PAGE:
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Raids, bounty boards and influencers: what marketers need to know about Twitch

Raids, bounty boards and influencers: what marketers need to know about Twitch

Twitch is one of the world’s most underrated marketing platforms according to Gareth Leeding, executive creative director at We Are Social. Marketers pay little attention to it, and when they do, it's usually for a gaming activation. But following its launch of a sports vertical powered by owner Amazon's growing rights library, Leeding believes Twitch will soon realise grander ambitions.

Amazon-owned Twitch is huge. It accounted for 65% of the market share of streamed gaming hours in Q1 2020 (3.1bn hours, compared to YouTube Gaming’s 1.1bn) and broke its own record in Q2 with more than 5bn hours streamed. At any given moment, 1.5 million people are tuned in to Twitch, and over the course of a day, it attracts around 17 million visitors.

But it’s not all about gaming.

More than gaming

It has a ‘Just Chatting’ category where users can host live streams without playing any particular game, which is more popular than many of the games on the platform.

And recently, the platform has been making clear moves into different verticals. Last week saw it launch a sport category, complementing owner Amazon’s live sports coverage, Twitch will allow sports fans to get up close and personal with their favourite sports, clubs and athletes. The Premier League, UEFA Champions League, MLB, NBA and the MLS all signed up to push their content. F1 star Lando Norris is prolific on the platform, signalling the way for how sports stars could interact more openly with fans moving forward.

Ads

While there are ‘standard’ ad options on Twitch, like banners and pre-roll ads, it’s also got some of the most innovative features of any social media offering that marketers can make the most of. Earlier this year, we worked Uber Eats on a Twitch campaign that made use of one of its most exciting features: Raids.

Two stars of Twitch, Manny and Miniminter, used the raiding feature to drop in on unsuspecting gamers and open their feeds up to thousands of viewers (with action fuelled, of course, by Uber Eats).

It was a joy to watch, with levels of excitement people very rarely get to see in advertising. Brands like Wendy’s and Old Spice have seen similar levels of hype and strong results from Twitch campaigns in the past.

Influencer partnerships such as these are a good option for brands who want to tap into Twitch; many streamers will become brand ambassadors and partners in order to boost their income, via promoting products through ad reads, playing games on live streams, wearing merchandise and more.

Twitch also hosts a ‘Bounty Board’ where brands can place “targets” for multiple influencers to hit within an activation. This allows streamers to choose which bounties suit their audience and is most commonly used by game developers and publishers promoting their next product. There have been other examples of its use, such as influencers doing watchalongs to trailers for upcoming shows.

The tough bit

But it’s not all straightforward - Twitch can be a difficult place to get your marketing right. Unsurprisingly, the brands which tend to do well on the platforms are ones which are best fit for the audience on it. Sports, food and drink companies that all play to a younger audience are a natural fit on the platform, particularly when working alongside a relevant influencer.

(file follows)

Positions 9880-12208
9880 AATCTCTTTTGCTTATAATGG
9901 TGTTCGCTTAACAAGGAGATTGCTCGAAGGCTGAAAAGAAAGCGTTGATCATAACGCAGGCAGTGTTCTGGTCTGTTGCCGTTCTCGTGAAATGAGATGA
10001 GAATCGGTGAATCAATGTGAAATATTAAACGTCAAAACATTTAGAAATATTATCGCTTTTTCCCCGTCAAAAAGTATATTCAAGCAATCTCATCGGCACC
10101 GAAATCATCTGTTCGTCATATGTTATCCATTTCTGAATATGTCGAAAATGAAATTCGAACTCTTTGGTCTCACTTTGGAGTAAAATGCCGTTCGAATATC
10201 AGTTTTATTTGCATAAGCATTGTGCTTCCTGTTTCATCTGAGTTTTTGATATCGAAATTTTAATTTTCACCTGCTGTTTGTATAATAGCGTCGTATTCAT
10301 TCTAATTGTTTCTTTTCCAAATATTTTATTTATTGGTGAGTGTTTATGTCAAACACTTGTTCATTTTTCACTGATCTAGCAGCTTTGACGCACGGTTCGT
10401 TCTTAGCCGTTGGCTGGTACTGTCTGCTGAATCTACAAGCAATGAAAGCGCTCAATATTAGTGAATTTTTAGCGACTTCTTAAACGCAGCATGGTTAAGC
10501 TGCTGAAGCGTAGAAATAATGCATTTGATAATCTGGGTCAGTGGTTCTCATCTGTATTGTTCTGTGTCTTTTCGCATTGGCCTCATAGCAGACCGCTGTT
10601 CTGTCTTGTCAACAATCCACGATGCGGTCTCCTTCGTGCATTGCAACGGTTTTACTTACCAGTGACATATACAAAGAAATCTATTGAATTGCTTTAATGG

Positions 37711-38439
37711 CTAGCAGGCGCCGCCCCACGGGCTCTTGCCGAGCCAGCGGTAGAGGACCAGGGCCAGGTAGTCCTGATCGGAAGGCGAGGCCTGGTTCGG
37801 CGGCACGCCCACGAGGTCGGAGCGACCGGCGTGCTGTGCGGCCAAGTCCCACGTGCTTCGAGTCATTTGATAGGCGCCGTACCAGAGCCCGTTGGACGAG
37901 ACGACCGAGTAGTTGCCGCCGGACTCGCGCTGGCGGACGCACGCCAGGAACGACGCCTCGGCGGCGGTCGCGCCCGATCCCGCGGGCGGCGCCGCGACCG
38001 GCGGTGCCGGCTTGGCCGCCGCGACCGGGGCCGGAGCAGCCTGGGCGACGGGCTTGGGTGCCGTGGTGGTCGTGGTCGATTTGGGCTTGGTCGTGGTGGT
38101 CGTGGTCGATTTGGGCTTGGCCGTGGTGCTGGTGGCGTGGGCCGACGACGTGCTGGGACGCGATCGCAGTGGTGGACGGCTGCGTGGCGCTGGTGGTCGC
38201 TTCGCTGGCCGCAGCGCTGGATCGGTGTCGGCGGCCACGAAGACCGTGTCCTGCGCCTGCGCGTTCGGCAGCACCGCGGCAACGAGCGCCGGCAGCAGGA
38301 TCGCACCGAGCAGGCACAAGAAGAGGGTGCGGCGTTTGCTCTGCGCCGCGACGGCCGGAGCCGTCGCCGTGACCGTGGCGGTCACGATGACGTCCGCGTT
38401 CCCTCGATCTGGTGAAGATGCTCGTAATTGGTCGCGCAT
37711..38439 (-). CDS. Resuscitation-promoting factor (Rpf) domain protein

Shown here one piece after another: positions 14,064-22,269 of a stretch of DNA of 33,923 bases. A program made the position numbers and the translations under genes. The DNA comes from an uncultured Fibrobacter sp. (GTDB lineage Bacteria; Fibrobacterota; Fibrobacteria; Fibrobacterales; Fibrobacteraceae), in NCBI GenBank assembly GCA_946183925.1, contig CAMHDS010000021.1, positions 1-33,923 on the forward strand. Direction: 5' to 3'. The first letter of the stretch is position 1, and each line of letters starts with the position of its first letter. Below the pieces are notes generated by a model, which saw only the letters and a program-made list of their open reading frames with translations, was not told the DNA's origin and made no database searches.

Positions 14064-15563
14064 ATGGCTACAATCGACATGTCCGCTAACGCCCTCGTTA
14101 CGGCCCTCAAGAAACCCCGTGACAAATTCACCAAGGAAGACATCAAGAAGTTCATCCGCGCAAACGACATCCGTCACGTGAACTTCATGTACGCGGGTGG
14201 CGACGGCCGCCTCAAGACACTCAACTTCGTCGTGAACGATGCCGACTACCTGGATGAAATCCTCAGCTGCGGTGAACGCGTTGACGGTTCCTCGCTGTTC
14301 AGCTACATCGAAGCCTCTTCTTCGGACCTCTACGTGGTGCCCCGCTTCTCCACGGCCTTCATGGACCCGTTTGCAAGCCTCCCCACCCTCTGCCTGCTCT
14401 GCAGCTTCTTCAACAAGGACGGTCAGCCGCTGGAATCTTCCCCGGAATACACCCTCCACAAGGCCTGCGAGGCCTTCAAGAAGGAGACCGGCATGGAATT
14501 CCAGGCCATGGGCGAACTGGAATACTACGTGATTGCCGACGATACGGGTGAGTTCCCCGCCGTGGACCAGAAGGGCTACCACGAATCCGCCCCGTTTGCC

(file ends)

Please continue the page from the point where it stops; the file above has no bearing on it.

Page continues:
The most important thing for brands coming to the platform is to not upset the equilibrium that currently exists within it. If a brand partners with an influencer and they are forced to do things they wouldn’t normally do (ie prolonged ad reads with scripts that don’t fit within their tone of voice), the lack of authenticity will be immediately felt by that influencer’s audience. It’s important that your presence feels like a natural fit and doesn’t disrupt the natural order of things.

And there are a few issues with Twitch as a platform. The first is that marketers stereotype it as consisting of a predominately ‘gamer’ audience. But those interested in gaming are not a niche group, they come from all parts of society. And entertainers from all walks of life have embraced the platform. Comedians, musicians, celebrities. All using Twitch for what it is. A platform to tell their story and engage with millions of people.

It’s also true that many marketers are also scared of the unknown. The new is appealing but risky. Most will leave it to others to test out new approaches, watch and wait until they decide it’s reached the critical mass required for them to jump on. And while Twitch is certainly high on the user number side, brands campaigns are still few and far between.

For those who are looking at Twitch as an option, the due diligence that applies to any ‘new’ platform (or new for your brand at least) applies.

Establish that the audience make up is a good fit, and that the behaviours on the platform reflect that of your brand and its values, so you can be credibly involved. Take time to understand how people are using the platform and what’s resonating with them. It can be an intimidating prospect to jump into what are considered more niche platforms, so make sure you’re working with a team who really know their stuff.

But get it right and it can be beautiful. What’s different about Twitch is the intimacy built between streamers and their audience. They are so much more likely to sit, watch, engage (and pay) for hours on end than any other platform. Streaming is all about community. And Twitch facilitates togetherness around passion points at a time when many people need connections more than ever.

Gareth Leeding is executive creative director at We Are Social

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